Atheist, Humanist, Secular: Why Fight Over Labels?
By Roy Speckhardt
Executive Director, American Humanist Association
No matter how you look at it, the nontheist movement in the U.S. is experiencing momentous growth. According to a Harris poll, those who profess no belief in a god is at the highest percentage ever recorded. Atheism as an identity is also becoming more mainstream and even politically acceptable, as seen by the fact that most Americans would now vote for an atheist running for president (something that would not have been possible even a few years ago).
As any movement expands and incorporates the views of individuals who are new, it makes sense that its members are likely to diversify. Such expansion among those who reject ancient texts and divine revelation as sources of knowledge has led to people identifying in many ways while still seeing themselves as part of the nontheist movement. They use labels like humanist, atheist, agnostic, deist, nonbeliever, nonreligious, freethinker, bright, nontheist, skeptic, secularist and more. There are even millions of Americans who retain labels from traditional faith traditions, like Catholic, Jewish or Buddhist, but also state that they don’t believe in an intervening god — as first clearly revealed in the 2008 Pew Religious Landscape Survey.
David Silverman, president of American Atheists, doesn’t seem to appreciate the value of this type of diversity in nontheistic labels, as interviewer Rachel Silberstein reports in a recent article in The Tablet. “Some call themselves secular humanists, and many call themselves Jews,” says Silverman, and according to Silberstien, this is “a term he argues is particularly damaging to the cause. When atheists call themselves Jews, it implies theism, he says, which ‘makes atheists look small and negates a learning opportunity.'” Silberstein also mentions that Silverman feels “that only the word ‘atheist’ accurately conveys the proper meaning” of disbelief.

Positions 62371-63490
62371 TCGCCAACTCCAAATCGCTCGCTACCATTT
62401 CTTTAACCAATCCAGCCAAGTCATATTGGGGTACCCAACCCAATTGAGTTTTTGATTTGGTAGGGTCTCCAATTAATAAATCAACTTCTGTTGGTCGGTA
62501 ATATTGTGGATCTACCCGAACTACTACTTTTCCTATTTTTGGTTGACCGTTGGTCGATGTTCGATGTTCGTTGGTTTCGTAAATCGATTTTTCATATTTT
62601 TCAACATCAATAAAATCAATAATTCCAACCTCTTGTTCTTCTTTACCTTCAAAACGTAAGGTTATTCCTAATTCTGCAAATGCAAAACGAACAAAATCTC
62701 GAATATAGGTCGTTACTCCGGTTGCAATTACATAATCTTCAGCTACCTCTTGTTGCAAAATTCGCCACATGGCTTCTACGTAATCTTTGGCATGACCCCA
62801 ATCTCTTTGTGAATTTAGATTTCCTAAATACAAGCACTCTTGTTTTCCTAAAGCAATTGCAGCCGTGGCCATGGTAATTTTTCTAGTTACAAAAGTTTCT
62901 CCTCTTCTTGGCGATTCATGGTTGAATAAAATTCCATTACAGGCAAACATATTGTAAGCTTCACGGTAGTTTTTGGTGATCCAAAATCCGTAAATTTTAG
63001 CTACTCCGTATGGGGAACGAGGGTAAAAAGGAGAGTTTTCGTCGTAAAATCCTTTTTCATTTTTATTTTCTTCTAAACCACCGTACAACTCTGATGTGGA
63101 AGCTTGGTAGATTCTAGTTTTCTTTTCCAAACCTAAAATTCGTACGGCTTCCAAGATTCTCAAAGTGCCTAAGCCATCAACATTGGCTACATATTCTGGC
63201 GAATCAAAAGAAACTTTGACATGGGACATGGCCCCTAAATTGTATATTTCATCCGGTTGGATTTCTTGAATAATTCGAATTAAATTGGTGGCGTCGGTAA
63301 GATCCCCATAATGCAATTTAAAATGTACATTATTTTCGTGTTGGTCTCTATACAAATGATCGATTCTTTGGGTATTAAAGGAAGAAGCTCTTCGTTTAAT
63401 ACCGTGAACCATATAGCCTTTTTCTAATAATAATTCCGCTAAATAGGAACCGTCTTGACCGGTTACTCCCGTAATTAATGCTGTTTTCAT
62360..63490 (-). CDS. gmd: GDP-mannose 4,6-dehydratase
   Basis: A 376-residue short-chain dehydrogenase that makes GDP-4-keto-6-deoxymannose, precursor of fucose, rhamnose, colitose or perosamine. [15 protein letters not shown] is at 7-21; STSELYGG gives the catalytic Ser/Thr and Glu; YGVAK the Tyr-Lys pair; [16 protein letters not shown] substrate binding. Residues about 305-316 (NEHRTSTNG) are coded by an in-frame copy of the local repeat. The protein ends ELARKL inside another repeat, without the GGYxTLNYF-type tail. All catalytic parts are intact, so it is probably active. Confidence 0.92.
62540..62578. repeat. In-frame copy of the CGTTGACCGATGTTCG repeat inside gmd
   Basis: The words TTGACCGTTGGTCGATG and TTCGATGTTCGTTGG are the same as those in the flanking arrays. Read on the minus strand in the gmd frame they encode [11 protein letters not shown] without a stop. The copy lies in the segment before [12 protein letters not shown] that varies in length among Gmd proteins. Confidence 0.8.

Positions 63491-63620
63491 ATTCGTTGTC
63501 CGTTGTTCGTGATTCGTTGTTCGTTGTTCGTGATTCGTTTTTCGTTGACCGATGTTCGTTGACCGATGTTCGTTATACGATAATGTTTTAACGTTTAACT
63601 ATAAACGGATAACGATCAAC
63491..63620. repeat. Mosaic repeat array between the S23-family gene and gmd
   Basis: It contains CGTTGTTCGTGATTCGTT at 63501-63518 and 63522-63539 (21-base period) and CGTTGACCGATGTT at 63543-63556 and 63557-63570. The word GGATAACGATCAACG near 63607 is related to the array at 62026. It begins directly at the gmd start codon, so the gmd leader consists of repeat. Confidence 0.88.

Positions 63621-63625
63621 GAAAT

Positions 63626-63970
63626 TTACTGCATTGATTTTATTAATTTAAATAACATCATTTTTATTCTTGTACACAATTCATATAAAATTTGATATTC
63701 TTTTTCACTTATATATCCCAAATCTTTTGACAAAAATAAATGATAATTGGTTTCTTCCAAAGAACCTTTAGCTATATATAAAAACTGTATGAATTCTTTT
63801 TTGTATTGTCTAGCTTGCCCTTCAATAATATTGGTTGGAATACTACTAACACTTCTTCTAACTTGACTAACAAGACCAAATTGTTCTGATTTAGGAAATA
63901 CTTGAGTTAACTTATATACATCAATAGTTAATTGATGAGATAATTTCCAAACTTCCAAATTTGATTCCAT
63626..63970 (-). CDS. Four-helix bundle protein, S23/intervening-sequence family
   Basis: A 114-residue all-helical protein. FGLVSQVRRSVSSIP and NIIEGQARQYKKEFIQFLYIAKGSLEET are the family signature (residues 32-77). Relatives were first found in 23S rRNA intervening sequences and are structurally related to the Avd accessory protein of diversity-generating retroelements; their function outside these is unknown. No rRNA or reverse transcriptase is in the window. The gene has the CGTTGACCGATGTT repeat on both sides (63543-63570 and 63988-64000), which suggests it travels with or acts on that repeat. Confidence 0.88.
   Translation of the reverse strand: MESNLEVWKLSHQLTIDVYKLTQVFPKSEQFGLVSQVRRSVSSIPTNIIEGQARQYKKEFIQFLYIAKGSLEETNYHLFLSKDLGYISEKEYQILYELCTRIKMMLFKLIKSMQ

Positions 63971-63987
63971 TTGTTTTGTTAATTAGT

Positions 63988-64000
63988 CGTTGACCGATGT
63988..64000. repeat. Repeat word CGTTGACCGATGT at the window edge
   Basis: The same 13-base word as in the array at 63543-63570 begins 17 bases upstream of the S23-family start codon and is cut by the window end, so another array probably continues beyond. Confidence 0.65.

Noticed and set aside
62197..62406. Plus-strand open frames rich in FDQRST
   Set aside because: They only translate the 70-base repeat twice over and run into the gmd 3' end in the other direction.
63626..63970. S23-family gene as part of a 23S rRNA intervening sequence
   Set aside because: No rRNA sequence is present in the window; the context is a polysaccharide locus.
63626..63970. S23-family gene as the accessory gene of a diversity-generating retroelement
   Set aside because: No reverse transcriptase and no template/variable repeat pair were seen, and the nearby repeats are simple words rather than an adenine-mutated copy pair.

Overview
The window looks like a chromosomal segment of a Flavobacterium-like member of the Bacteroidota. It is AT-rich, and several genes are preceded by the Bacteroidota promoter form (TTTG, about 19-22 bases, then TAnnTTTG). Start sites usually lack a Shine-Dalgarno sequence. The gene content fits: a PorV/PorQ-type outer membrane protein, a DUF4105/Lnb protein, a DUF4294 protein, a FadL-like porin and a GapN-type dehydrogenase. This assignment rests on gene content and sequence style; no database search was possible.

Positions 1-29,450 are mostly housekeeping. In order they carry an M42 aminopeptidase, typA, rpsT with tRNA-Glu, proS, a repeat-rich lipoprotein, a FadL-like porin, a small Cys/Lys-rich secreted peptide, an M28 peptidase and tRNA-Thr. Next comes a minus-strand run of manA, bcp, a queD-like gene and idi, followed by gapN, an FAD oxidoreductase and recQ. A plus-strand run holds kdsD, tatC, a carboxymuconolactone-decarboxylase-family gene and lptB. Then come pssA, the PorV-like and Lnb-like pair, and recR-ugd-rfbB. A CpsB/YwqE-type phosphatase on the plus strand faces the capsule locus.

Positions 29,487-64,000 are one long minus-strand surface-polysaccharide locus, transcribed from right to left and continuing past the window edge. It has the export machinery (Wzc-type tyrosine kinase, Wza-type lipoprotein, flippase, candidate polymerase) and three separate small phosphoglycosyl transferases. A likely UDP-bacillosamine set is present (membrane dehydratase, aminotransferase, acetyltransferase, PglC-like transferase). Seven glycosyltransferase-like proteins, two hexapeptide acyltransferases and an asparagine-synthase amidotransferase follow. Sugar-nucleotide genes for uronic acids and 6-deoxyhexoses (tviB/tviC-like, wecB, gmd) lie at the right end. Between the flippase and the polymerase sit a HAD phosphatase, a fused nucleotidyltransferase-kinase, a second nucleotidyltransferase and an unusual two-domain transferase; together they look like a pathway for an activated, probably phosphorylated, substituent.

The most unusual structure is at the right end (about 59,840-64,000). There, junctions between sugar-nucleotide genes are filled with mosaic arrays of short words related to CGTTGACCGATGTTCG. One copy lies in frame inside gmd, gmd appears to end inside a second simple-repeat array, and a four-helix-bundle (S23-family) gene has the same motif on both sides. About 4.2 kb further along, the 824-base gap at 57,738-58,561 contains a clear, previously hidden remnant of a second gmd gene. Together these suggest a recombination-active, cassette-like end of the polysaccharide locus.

I spoke to Silverman for this article to make sure I correctly understood his viewpoint. He responded that, “Some fight the battle to get humanism (or some other label) better recognized, but this battle is counterproductive, as there are very few people who know what humanism is — as opposed to atheism — and fighting that fight completely distracts from the equality fight, which is far more important. The humanism battle is nuanced; the atheism battle is basic and foundational.”
If we were to follow Silverman’s advice and limit the movement to those who are willing to only identify as atheists, the nontheist movement would look small indeed. And what’s more, that smallness would make it all the harder to achieve our shared aim of equality for all who are good without a god. It shouldn’t be required for people to give up their other identities and claim only atheism, as people can and do identify with aspects of a particular religion that they agree with while still choosing not to believe in a god.